First I cut up two boneless chicken breasts into bite-size pieces. I sautéed this with one sweet onion, cut in chunky slices and about 1/3 each of a red and an orange bell pepper, cut in strips and then cut in half.
I sprinkled this generously with the Caribbean Jerk Seasoning, sorry I didn't measure, but it was probably about 1 1/2 to 2 teaspoons.
After sautéing for about 5 minutes (until chicken was browned and onion was translucent) I added one 15 oz. can of diced fire-roasted tomatoes. I always use either Muir Glen or Hunt's, they are my favs. I prefer the Muir Glen, because they are organic, but buy the Hunt's when they are on sale. They are both very tasty and so much more flavorful that regular diced tomatoes. At the same time I added 8 red potatoes that I had cut into chunky bite-size pieces.
I then reached for a can of chicken broth and discovered I didn't have any! I needed more liquid, but didn't want to use just plain water. I made the decision to use one can of Campbell's Cream of Chicken Soup. The only thing I ever use this for is a traditional Southern dish, Chicken and Rice, which is a real comfort food from my childhood. I don't usually cook with or eat this soup, but it's all I had, so I dumped it in, along with one can of water. I put on the lid, locked it and turned up the heat. Yes, I remembered to lock the lid this time. I waited for the little yellow button to pop up, turned down the heat a bit and crossed my fingers. I timed this recipe for 10 minutes on high pressure based on another recipe I saw that included bite-size chicken pieces and potatoes. Timing is everything, well, that and pressure.
I then crossed my fingers and kept an eye on the yellow button. It stayed high and steady. At one point the safety valve let me know my heat was too high, so I adjusted that. Since I cook on electric, it can take a minute or so to adjust, so I pulled my cooker off the heat for a minute. I watched the button and it never lowered, so I didn't adjust my time.
Ten minutes later my timer went off and I pulled the cooker off the burner. I used the natural release method, which means I turned the top valve over to release. The pointer shows you which way the steam will go, so that you don't burn yourself. Another safety feature on the Fagor Duo is that the lid will not unlock until the steam is released enough to be safe to open. Thanks again Fagor!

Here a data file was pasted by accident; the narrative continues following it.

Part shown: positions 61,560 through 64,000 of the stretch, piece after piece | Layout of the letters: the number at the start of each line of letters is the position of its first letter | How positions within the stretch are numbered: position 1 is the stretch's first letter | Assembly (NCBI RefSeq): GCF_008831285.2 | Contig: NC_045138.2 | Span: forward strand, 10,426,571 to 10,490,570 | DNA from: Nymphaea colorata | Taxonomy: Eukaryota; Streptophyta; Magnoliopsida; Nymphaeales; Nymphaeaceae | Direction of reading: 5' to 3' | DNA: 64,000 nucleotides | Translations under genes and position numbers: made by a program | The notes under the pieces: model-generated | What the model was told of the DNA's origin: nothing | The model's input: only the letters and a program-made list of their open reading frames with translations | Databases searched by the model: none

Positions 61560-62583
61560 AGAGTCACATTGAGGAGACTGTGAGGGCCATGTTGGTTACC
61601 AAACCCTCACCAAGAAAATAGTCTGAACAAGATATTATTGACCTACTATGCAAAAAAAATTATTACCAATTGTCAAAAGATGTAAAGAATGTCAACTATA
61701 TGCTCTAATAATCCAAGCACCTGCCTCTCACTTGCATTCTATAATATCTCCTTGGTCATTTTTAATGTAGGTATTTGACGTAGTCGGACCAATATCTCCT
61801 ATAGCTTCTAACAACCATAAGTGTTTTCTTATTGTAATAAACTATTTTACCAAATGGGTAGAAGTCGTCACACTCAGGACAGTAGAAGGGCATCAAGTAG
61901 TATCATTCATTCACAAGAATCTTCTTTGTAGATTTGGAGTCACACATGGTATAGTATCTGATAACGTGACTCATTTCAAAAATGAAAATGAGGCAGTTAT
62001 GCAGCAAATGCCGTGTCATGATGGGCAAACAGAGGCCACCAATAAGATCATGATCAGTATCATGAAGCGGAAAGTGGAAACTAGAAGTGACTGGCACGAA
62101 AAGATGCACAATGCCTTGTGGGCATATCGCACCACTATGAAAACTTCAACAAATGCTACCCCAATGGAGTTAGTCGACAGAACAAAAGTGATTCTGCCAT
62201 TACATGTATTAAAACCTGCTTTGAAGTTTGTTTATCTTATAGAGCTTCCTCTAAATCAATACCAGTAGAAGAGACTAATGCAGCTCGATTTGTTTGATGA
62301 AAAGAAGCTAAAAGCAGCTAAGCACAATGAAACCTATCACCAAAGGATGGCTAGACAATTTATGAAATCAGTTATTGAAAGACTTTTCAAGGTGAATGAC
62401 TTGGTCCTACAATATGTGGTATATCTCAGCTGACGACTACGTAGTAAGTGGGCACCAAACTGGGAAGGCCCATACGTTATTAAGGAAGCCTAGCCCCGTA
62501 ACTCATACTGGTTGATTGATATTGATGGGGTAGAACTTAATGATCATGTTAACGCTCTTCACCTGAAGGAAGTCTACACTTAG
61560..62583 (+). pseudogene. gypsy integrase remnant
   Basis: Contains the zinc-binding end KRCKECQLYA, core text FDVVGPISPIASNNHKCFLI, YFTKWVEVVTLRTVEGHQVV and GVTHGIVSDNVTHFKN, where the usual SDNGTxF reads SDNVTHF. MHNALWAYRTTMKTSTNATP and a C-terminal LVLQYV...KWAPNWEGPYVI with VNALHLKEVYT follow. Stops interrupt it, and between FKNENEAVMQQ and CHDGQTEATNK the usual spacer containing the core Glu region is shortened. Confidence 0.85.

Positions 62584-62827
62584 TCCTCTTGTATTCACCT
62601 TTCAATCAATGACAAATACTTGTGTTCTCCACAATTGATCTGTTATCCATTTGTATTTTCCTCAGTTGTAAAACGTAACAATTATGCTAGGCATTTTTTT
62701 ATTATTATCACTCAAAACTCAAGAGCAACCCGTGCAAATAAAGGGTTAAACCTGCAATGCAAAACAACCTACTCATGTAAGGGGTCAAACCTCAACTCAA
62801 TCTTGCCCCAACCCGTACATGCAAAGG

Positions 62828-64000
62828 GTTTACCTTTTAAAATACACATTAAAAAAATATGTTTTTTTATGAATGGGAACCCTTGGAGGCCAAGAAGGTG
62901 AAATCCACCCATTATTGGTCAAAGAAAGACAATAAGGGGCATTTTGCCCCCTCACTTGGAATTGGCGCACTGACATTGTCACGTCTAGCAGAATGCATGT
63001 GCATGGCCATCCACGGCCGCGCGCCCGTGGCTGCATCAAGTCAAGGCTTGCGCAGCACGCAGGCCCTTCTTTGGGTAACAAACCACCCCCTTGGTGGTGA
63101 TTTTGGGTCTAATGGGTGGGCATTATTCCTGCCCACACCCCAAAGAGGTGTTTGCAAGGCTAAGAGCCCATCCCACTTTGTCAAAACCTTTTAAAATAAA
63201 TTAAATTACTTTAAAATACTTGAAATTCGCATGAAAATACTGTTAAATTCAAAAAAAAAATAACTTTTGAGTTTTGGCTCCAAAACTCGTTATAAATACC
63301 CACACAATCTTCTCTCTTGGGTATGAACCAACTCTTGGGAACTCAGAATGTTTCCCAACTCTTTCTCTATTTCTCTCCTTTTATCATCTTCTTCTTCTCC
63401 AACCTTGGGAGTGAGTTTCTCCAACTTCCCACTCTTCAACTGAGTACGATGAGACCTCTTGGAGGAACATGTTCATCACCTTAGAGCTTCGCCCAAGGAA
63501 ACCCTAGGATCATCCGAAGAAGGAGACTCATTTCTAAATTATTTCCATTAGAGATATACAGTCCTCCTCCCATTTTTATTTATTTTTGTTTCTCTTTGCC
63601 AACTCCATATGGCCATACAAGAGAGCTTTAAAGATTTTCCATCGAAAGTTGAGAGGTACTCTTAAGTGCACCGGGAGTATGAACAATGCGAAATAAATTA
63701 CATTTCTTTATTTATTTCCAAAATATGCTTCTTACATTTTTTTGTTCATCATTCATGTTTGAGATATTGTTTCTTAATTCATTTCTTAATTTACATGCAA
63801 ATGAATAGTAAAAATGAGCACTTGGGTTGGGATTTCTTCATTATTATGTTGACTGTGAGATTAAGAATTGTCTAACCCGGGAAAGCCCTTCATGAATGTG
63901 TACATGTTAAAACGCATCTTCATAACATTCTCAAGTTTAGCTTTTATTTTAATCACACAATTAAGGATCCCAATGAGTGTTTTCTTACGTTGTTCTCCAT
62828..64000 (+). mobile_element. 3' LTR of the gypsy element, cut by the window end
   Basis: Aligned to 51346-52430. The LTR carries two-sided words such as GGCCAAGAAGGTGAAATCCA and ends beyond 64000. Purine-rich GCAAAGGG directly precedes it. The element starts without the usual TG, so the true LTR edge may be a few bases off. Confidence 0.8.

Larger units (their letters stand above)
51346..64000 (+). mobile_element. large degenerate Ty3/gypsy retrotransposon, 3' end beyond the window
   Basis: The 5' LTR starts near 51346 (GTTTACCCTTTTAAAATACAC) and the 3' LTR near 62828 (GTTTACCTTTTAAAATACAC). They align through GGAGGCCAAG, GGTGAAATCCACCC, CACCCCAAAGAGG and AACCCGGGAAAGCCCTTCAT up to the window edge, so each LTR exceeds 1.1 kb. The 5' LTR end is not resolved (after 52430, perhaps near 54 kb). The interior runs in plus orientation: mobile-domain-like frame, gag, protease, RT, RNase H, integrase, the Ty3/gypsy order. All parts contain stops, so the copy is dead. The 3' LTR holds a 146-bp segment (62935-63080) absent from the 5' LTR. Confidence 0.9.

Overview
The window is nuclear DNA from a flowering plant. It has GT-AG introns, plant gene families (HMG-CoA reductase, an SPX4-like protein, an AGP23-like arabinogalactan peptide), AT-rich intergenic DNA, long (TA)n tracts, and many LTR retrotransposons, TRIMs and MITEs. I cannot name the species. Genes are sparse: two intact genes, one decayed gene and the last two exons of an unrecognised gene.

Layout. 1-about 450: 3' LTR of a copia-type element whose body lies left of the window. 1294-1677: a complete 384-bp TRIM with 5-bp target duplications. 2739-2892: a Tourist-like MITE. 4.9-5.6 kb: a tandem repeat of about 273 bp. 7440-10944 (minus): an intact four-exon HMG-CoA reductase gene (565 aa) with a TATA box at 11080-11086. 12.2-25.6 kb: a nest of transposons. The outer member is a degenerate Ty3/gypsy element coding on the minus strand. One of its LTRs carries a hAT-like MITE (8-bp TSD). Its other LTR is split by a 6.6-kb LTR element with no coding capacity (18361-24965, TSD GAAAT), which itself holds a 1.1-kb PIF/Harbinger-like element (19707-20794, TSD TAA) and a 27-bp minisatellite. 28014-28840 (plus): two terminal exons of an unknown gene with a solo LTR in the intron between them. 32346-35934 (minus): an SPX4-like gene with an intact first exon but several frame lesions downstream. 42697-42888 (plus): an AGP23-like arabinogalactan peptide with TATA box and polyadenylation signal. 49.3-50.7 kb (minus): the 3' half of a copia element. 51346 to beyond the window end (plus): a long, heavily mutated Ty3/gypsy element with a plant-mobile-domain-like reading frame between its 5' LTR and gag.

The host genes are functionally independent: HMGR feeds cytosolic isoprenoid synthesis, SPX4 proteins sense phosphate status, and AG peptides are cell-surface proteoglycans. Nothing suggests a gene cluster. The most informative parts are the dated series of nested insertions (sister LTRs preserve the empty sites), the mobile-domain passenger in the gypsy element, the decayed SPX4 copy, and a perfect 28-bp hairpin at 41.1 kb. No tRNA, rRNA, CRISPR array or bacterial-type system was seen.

I opened the lid and voilá…my stew was ready…
Five minutes sautéing, ten minutes steaming and my stew was delicious and perfectly cooked. The chicken was tender and moist, the potatoes were tender, but not falling apart and all the flavors were locked in. I mean I can't tell you how delicious this recipe turned out. I would not change a thing, not even the addition of the cream of chicken soup. The broth was so good, I used bread to get every last drop. You don't have to take my word for it though, my granddaughter, who is famous for sitting there and picking out every last piece of onion and pepper, did everything but lick the bowl. Trust me, that is high praise indeed.
This dish would be great served with a baguette and a nice glass of red wine.
Overall, I was very pleased with my first attempt at pressure cooking without a recipe. I wanted this cooker to use for canning, but now I'm hooked on pressure cooking. I loved how it cooked, it was easy to clean and my meal was scrumptious. I can't wait to see what else this baby can do for me.
Speaking of what else it can do, while I was googling pressure cooking tips and recipes last week, I came across a blog called, Hip Pressure Cooking — making pressure cookers hip again, one recipe at a time!